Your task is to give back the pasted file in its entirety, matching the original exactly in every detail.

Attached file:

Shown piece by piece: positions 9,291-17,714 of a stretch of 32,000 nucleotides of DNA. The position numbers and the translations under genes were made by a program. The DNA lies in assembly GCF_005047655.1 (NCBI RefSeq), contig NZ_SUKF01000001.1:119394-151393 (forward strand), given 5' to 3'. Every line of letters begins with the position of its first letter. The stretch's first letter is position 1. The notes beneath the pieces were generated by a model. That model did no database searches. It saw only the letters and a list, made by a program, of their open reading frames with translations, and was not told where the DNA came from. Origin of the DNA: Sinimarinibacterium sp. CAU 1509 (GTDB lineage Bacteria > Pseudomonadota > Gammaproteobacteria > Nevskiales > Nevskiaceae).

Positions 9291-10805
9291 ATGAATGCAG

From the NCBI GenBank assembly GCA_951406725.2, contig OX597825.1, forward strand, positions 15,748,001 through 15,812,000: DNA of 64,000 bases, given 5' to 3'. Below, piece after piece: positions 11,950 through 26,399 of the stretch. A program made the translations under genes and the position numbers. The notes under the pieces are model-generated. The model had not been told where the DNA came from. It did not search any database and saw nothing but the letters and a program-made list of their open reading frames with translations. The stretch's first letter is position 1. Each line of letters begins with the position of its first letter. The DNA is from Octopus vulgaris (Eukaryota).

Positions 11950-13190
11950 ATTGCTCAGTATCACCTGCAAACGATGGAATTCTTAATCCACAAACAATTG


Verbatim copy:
Shown piece by piece: positions 9,291-17,714 of a stretch of 32,000 nucleotides of DNA. The position numbers and the translations under genes were made by a program. The DNA lies in assembly GCF_005047655.1 (NCBI RefSeq), contig NZ_SUKF01000001.1:119394-151393 (forward strand), given 5' to 3'. Every line of letters begins with the position of its first letter. The stretch's first letter is position 1. The notes beneath the pieces were generated by a model. That model did no database searches. It saw only the letters and a list, made by a program, of their open reading frames with translations, and was not told where the DNA came from. Origin of the DNA: Sinimarinibacterium sp. CAU 1509 (GTDB lineage Bacteria > Pseudomonadota > Gammaproteobacteria > Nevskiales > Nevskiaceae).

Positions 9291-10805
9291 ATGAATGCAG

From the NCBI GenBank assembly GCA_951406725.2, contig OX597825.1, forward strand, positions 15,748,001 through 15,812,000: DNA of 64,000 bases, given 5' to 3'. Below, piece after piece: positions 11,950 through 26,399 of the stretch. A program made the translations under genes and the position numbers. The notes under the pieces are model-generated. The model had not been told where the DNA came from. It did not search any database and saw nothing but the letters and a program-made list of their open reading frames with translations. The stretch's first letter is position 1. Each line of letters begins with the position of its first letter. The DNA is from Octopus vulgaris (Eukaryota).

Positions 11950-13190
11950 ATTGCTCAGTATCACCTGCAAACGATGGAATTCTTAATCCACAAACAATTG